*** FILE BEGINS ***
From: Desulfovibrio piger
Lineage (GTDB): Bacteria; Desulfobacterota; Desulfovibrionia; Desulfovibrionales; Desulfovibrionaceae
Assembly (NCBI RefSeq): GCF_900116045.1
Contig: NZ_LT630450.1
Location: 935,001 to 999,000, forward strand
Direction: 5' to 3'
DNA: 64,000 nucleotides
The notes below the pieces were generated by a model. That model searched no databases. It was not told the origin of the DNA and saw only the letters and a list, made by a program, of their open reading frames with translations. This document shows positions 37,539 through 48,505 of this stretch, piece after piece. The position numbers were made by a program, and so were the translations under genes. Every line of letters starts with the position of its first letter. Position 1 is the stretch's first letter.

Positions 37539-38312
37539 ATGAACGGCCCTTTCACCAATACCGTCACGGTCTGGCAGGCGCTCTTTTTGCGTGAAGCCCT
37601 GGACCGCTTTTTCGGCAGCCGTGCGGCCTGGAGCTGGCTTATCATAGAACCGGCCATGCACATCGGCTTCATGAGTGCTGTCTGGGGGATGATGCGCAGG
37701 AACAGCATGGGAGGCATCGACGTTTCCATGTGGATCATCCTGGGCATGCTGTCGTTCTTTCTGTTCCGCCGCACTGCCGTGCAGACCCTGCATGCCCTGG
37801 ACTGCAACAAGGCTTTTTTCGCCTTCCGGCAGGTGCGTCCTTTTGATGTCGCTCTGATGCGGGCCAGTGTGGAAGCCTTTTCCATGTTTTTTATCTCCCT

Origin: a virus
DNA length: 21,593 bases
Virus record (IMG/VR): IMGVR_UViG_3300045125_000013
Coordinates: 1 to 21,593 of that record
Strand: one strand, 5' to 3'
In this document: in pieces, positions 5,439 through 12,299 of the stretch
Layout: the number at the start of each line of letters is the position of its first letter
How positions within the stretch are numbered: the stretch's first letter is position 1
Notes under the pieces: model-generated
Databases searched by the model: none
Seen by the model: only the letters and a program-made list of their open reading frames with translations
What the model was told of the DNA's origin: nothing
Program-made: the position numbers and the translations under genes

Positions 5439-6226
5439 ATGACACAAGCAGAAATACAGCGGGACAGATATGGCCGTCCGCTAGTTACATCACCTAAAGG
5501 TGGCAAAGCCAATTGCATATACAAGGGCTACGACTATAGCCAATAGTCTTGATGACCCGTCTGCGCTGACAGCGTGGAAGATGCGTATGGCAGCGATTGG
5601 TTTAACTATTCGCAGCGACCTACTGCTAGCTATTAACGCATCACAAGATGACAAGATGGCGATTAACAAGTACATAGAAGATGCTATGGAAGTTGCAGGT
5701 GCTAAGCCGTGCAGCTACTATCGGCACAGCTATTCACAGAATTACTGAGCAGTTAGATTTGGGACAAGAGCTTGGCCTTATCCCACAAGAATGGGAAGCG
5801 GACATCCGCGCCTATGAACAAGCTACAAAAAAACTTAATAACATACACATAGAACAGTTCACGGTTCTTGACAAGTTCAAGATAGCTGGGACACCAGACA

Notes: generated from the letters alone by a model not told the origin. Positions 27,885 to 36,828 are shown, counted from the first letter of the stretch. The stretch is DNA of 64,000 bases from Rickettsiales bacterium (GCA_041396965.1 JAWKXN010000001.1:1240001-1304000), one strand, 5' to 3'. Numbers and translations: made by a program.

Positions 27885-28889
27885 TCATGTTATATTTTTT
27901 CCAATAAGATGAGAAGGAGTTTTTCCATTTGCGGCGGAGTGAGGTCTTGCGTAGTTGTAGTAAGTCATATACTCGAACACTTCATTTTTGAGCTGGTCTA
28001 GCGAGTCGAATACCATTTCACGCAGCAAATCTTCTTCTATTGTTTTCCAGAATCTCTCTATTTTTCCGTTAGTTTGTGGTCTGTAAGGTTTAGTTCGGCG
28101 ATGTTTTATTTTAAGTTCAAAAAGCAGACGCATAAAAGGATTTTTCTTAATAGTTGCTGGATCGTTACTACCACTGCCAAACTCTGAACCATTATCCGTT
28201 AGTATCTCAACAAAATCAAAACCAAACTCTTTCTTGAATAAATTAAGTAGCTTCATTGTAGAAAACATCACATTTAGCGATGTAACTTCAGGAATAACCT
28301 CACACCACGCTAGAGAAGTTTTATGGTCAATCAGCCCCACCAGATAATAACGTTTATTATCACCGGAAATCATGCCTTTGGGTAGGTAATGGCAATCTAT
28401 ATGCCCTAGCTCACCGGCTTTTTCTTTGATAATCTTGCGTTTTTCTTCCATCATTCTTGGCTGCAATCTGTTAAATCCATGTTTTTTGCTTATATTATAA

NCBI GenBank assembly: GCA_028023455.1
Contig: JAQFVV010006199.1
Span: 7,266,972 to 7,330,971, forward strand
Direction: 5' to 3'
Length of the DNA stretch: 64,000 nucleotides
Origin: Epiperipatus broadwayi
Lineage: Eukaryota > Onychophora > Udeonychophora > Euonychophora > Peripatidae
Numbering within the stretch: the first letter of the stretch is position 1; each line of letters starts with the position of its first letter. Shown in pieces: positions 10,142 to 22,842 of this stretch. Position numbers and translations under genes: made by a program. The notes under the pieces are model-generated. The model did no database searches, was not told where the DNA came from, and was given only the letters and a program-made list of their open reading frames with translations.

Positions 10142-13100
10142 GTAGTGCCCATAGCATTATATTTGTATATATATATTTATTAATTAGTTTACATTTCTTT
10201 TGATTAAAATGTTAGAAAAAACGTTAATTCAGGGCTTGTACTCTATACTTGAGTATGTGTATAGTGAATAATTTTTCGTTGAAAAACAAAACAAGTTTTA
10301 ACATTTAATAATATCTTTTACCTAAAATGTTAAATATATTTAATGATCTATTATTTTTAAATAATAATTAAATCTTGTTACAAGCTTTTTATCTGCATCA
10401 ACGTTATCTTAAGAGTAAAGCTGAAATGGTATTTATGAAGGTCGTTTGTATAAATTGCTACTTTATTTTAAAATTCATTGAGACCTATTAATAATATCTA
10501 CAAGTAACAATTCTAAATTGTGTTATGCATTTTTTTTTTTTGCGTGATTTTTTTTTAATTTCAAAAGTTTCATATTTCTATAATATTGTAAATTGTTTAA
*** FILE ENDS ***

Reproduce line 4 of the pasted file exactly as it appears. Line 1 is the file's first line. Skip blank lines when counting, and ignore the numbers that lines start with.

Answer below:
Contig: NZ_LT630450.1